My point, which you seem to be ignoring, is that the inclusion of soft at the end doesn't mean the url is a close mirepresentation of microsoft.com. It's not theft, copyright or any other because the url isn't close enough to the original to create "confusion of the customer". Also, as you said, he isn't a software company and it's obvious from the outset so confusion is avoided there as well. The only level on which mike rowe relies on the microsoft name is to make a very weak joke. To win a lawsuit they would need to prove that the site could be confused with microsoft.com by a normal person. It wouldn't and that's not what microsoft are going for. The link posted shows that microsoft are using a foible of domain name arbitration where asking for money automatically invalidates any claim to a domain*. Anyone can see the case wouldn't stand up in court.
*According to my interpretation of the inquirer article.
I'm not an expert on US law (IANALAHNPOOTV, etc.) Copyright and theft are irrelevant here as it's a trademark dispute which is a very specific dispute. For me the key here is that he didn't accidentely create a name to ape microsoft, he specifically created a name with the express purpose of using the microsoft name for monetary gain.
It's not a trademark. There's no trademark issue at stake, MikeRoweSoft isn't a trademark and phonetic trademarks do not exists. Not even in America. At time of writing.
Microsoft came across it and decided that they would prefer to claim any phonetic ones volunterally if they could, so the approach him (using heavy handed lawyers, naturally). Sadly Mr Rowe, rather than say "No, sorry, it's my name", he replied "$10, stfu! Give me $10000 u r teh riches". He could, alternatively, have asked for a more innocent and reasonable settlement of relocation charges, (e.g. arranging for him MikeRoweWebdesign.com and some hosting or something). Sadly, jumping up and down screaming "Show me the $10000 u evill business" makes you guilty of intentful cybersquatting.
I don't think it's fair. It's legal, due to Mr Rowe's immature response, but I think MS are being a little over protective of their name. The point about having to defend your trademarks is true, but overlooking this one would probably not make any defense for a future case where someone did abuse the MS domain name.
There was a comment on Neowin that put it fairly nicely: When he regged it it was probably just a cheap childish joke amongst friends, nothing malicious. It's a shame for him that had he just been straight and honest in his response he would either have a) never been bothered again 'cause there's no case or b) got himself a new, notably more mature domain name for free. I mean, would you buy web design from someone with a stupid pun for a domain?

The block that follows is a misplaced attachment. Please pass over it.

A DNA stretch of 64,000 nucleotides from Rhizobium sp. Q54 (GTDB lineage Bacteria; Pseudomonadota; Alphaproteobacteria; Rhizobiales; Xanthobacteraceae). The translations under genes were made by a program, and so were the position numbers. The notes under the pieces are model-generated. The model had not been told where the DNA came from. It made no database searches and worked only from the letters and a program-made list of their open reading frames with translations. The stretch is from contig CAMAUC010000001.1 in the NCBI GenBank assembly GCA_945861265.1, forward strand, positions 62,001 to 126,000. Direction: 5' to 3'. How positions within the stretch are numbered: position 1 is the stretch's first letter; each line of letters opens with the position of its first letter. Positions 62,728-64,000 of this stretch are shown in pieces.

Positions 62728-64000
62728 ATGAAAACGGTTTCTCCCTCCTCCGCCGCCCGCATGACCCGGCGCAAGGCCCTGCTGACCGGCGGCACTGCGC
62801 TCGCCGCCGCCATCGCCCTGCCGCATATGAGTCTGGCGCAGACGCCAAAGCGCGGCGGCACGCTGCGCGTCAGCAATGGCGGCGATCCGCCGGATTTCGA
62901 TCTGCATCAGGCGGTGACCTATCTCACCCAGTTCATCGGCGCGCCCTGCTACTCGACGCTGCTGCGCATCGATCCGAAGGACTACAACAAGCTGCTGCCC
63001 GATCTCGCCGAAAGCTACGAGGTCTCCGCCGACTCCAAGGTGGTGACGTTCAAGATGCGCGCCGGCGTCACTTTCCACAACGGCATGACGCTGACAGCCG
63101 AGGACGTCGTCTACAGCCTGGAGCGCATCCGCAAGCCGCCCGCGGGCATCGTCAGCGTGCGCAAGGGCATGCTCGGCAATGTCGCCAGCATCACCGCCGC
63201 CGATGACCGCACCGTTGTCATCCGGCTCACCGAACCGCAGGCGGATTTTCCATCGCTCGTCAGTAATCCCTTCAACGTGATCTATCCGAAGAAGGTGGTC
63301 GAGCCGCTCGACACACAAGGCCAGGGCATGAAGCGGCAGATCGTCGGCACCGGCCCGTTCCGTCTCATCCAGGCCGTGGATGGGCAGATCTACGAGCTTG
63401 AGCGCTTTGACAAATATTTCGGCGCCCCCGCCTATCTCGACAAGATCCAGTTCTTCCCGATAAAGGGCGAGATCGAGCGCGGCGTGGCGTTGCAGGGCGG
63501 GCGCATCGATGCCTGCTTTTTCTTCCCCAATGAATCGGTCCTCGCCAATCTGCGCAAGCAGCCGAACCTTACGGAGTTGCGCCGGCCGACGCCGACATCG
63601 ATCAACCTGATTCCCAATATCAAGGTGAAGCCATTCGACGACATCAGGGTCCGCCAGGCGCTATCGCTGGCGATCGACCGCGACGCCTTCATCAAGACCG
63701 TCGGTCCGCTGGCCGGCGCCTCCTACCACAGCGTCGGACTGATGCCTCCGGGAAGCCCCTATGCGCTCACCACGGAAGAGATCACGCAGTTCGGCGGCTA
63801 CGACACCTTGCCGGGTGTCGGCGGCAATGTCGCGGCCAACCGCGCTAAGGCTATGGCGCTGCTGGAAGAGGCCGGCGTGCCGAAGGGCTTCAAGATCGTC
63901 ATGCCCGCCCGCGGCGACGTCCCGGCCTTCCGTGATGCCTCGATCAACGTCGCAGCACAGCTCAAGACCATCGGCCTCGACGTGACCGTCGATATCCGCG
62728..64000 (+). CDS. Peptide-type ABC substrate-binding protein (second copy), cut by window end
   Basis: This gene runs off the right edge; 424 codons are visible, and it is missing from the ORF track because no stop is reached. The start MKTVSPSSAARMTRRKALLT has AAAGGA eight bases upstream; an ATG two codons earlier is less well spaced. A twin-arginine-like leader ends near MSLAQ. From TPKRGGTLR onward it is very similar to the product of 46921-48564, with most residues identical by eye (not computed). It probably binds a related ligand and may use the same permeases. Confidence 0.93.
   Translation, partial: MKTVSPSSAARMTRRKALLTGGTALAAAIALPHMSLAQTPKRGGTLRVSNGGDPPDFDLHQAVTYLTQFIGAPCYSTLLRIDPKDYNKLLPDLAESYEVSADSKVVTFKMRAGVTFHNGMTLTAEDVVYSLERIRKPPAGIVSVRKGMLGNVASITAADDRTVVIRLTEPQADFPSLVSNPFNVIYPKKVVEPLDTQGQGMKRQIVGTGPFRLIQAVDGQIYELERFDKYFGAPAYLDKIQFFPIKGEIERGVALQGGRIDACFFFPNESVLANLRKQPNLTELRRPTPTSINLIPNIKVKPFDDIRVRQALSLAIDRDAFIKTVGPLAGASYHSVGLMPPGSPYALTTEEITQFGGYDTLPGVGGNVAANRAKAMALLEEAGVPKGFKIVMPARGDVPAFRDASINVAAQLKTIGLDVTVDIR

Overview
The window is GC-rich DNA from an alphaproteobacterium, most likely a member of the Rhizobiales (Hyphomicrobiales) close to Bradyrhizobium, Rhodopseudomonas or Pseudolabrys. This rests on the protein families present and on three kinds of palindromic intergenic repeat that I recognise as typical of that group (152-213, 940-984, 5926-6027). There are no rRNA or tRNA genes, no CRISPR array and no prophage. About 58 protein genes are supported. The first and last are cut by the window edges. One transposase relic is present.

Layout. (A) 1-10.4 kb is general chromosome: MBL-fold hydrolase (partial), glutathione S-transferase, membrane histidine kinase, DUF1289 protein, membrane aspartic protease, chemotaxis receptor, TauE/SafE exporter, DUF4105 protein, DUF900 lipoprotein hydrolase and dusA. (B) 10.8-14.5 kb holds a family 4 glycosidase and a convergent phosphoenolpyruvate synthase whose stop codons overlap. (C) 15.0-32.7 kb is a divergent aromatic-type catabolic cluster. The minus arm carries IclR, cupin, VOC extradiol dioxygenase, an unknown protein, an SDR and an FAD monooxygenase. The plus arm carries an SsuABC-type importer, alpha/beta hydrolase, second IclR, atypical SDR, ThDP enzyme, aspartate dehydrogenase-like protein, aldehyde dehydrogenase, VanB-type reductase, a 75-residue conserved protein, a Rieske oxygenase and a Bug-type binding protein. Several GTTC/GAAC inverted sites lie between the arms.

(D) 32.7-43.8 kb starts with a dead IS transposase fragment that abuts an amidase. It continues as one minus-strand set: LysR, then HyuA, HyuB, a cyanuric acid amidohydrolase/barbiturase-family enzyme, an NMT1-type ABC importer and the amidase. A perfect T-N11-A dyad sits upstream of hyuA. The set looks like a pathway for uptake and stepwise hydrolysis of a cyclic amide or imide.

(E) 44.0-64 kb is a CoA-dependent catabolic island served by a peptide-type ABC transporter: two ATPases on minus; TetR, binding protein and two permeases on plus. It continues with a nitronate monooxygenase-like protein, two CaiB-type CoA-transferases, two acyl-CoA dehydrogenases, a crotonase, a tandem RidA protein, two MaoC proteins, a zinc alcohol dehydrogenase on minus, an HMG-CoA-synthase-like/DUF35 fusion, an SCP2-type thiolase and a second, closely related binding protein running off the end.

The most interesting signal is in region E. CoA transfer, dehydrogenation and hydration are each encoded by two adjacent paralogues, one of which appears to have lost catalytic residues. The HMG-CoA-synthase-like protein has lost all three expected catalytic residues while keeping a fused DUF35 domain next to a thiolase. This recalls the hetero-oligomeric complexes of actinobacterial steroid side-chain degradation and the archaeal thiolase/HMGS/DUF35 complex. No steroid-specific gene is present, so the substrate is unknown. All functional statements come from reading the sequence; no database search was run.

I'd be insulted after being offered just 10 dollars. They started the monetary repirations, if they both offer outrageous amounts of sum then its both their faults. Considering he's had the domain for a good year and a bit (iirc from when i read his site) and he's using it and not exploiting it as a "microsoft" site e.g. doing offensive stuff about their site, paradoyingi t (apart from the name which you'd need to be an idiot not to confuse) etc. I'd say microsoft are in the wrong.....and yes, MikeRoweSoft is a shit joke if i do say so.
Correct McFly !!
Sadly, the fact that he said "Give me $10000" makes him, in the eyes of the law, a 'squatter'. If he'd just said "No, it's my domain, get lost" he'd probably have been fine. Even though he did deliberately base his name on the word "Microsoft", I think he'd be able to class that as parodical, which (I believe) comes under the heading of "fair use".
no, it's not. it's a trick. he should never, ever, ever have entered into any form of monetairy negotiations.
Why does it make him a squatter, they made him an offer and he said that it wouldn't be enough and told them what it'd take for him to move. That's how settlements work, isn't it? Obviously he didn't expect to be paid, and surely that works in his favour?
would probably determine how his lawyer "argued" his case.
whether it was an estimate of the monetary value of the work he had already put into the site, perchance?
wow, very astute addition to the thread....
$10000 is what he claims the site is worth to him, in terms of hours put into it and so forth. We don't know if there's actually any maths behind that.
The biggest problem is that Microsoft are a massive company using bullying tactics for a very dubious purpose.
It may well be about protecting their copyright for them - but to have lawyers use such tactics when they know very well that what they want is nothing that they can legally ask for is taking the piss.
Many large companies behave unethically like this - and that's exactly what it is.
Don't get me wrong. I'm not anti-ms or anything (ffs - I make them millions in rolling out their products) - but I'm very anti-big-guy-bullying.
Which is what this is
You have to be careful here. This is not and never has been a copyright issue.
According to microsoft it is a trademark issue.
If this is the case they have no choice but to defend it, because if you don't defend a trademark then you lose it.